I am a hunter. It’s in my DNA. While my big game endeavors are almost over for the year, there is a different type of hunting I participate in almost daily. And there is no season or bag limit. I hunt for firearms that have either piqued my interest, to replace one I stupidly sold, or have a historical interest for me. My latest acquisition is from the latter category . . .
I’ve been looking for an original AR-7 for quite some time. I’ve looked at the modern ones from Henry, but they just don’t ‘sing’ to me. That, and after reading TTAG’s review, I knew I didn’t want a modern one. So while a Charter Arms version would have been OK, after much searching I finally found the one true AR-7. A genuine, pre-1973 model made in Costa Mesa, California, an ArmaLite AR-7 Explorer.
A short history of the rifle may be in order. ArmaLite, being the little brother of Fairchild Aircraft, was more interested in developing firearms and then selling the designs off. In 1958, the first gen AR-7 was made. In 1959, ArmaLite moved from Hollywood to Costa Mesa, CA. In 1973, Charter Arms bought the rights and kept up production. In 1990 Survival Arms in Florida was the producer until 1997 when Henry Repeating Arms obtained the rights and continues production to this day.
The AR-7 was one of Eugene Stoner’s ideas. Call me blasphemous, but I’d put Eugene Stoner just below or along side of John Browning in the gun designer pantheon.
The rifle I found was on a local gun forum/buy-sell-trade web site. And as I like my firearms like Obama likes his voters — undocumented — the price was very reasonable at 200 bucks, no dealer involved. No fingerprints, no form 4473. Just a guy who wanted to sell something and a guy who wanted to buy it. My kind of deal.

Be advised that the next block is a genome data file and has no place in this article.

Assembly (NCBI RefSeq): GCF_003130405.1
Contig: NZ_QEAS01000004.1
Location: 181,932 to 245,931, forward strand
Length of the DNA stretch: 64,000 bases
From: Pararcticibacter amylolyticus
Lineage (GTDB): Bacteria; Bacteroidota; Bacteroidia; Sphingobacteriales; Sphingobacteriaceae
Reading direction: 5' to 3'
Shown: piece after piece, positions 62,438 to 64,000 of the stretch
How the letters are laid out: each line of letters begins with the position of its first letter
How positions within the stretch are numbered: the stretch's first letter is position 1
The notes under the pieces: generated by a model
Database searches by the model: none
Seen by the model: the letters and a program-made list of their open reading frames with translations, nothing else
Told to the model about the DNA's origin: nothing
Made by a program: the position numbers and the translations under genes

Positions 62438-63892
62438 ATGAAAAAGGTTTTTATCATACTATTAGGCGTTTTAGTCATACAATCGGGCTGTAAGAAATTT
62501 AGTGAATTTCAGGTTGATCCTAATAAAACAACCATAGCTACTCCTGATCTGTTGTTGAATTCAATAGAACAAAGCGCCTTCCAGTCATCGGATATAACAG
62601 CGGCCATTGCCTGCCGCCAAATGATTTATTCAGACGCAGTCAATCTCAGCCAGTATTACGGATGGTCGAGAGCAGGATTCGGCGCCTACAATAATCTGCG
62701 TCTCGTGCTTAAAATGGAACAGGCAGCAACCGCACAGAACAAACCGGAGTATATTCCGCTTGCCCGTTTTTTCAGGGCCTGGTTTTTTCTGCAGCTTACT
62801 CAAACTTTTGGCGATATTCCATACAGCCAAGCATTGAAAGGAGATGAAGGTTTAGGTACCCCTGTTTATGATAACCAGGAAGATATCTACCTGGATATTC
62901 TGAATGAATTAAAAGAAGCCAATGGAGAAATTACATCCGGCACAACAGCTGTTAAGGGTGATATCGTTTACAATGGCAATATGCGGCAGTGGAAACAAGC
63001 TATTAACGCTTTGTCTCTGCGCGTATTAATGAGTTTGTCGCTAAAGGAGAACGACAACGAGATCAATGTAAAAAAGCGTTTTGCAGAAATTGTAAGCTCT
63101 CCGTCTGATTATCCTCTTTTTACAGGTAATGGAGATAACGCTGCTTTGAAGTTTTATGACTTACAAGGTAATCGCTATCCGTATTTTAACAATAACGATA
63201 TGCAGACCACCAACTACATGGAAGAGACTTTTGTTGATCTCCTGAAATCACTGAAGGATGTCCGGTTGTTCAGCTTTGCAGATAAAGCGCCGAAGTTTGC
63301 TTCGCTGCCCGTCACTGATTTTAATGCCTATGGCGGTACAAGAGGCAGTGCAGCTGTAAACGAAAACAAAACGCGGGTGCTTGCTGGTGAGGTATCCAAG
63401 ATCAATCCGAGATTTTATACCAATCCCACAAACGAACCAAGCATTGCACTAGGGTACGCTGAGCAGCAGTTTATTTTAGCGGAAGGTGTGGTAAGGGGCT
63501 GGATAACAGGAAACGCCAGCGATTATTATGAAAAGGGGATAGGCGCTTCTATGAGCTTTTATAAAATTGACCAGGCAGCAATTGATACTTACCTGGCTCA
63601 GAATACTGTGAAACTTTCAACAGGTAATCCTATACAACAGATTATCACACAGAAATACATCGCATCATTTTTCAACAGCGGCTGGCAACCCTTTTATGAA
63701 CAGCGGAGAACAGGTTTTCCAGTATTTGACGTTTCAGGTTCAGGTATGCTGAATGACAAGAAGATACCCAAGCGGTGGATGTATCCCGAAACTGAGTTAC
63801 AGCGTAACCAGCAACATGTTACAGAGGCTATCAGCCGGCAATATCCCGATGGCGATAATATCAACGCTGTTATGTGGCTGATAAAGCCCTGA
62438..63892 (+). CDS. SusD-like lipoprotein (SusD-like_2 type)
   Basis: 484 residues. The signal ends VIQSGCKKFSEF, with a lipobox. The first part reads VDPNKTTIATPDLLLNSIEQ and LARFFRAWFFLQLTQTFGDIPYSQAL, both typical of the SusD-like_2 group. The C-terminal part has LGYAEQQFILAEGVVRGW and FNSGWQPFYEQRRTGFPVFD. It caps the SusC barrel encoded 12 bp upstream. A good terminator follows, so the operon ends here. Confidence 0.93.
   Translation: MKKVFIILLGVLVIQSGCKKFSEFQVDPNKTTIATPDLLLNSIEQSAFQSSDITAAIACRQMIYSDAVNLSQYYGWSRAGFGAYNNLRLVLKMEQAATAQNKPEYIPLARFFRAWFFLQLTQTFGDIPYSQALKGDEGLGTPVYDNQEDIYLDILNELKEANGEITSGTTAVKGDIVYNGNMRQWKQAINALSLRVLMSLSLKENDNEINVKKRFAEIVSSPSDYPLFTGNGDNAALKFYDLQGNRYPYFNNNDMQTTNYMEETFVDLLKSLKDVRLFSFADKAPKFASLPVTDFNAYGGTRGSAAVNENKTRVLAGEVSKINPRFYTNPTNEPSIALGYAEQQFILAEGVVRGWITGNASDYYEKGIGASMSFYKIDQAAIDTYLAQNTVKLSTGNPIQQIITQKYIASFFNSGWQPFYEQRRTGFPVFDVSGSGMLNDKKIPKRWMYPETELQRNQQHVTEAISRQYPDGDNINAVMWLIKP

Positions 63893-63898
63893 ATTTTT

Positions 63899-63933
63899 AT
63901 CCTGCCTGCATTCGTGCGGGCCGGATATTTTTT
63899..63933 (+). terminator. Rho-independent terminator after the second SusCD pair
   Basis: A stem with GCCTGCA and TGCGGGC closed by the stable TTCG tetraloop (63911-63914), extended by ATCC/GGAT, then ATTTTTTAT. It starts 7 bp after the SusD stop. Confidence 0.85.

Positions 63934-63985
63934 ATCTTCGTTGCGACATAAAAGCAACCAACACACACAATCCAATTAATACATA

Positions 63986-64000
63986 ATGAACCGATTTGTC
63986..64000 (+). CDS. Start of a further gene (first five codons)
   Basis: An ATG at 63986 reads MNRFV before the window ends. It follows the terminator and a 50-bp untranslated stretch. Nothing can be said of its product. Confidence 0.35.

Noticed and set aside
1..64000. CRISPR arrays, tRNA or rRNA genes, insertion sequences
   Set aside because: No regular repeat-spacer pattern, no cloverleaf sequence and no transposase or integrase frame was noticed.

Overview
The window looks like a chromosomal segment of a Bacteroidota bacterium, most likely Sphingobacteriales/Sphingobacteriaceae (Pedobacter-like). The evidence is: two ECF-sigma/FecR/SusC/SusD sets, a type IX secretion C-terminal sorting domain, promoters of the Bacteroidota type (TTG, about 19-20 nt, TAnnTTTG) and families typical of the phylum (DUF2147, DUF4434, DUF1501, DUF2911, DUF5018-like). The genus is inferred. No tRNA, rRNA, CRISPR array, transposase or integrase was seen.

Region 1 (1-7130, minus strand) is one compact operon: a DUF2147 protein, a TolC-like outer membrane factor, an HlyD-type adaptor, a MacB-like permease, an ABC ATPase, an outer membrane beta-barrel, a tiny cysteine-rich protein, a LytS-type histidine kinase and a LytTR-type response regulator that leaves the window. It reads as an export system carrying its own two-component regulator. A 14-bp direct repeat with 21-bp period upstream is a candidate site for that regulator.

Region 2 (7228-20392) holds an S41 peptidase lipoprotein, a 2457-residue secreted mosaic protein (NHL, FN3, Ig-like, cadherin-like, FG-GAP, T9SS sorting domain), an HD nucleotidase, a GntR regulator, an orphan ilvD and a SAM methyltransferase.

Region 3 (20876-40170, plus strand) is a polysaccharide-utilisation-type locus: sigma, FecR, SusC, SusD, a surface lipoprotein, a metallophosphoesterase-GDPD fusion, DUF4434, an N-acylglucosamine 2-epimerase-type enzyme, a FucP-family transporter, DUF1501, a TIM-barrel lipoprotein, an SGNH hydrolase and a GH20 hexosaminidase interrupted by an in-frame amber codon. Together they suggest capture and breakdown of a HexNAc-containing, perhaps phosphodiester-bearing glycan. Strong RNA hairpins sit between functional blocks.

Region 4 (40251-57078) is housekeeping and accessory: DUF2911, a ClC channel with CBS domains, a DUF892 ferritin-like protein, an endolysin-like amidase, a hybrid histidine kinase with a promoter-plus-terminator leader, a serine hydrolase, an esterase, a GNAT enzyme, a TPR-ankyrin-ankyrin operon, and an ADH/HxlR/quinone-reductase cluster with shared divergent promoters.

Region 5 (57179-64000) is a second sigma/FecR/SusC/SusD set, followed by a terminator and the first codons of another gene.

I’ve probably called 20+ people who had these for sale, and while a Costa Mesa AR-7 isn’t too rare a cat, most of the time it ends up being a Henry. The really old Costa Mesa versions usually are sold by dealers. While I have bought plenty of firearms through dealers, I like “garage sale deals”. It’s that freedom, exercising ones rights that appeals to me.
After calling the gent who placed the ad, it only took a few questions before I knew I had to meet up with him.
A nice public parking lot with a coffee shop is to my liking. After meeting up with the seller and exchanging pleasantries, he pulled this beauty out of a bag.
While there are minor micro scratches on the plastic butt stock, it is pristine considering its age. It must have taken me a couple of minutes to get the end cap off, it was tighter than a bull’s ass at fly time. After getting it off though, there was treasure within.
You can plainly see the steel liner inside the aluminum barrel. The guy who sold it to me said he had owned it for a good many years and never fired it. I believed him. The inside of the barrel is mint. As is the receiver.
The threads on the receiver show just a tiny bit of wear from the locking ring being screwed onto it. The magazine has no brass, lead or copper discoloration from being loaded or unloaded.
The fully assembled rifle is pretty neat looking.
I’m excited to take it out and shoot it. I’m not expecting extreme accuracy from it, but I have a dozen different brands of .22 to try and see what works best. I believe it’s accuracy was described as “minute of squirrel”. For a hunter, that’s not bad.
So if the game hunting season is over you, and you’ve got that one gat you’ve been hankering for, give a different kind of hunting a try. Get out and exercise that Second Amendment. Aim small, miss small.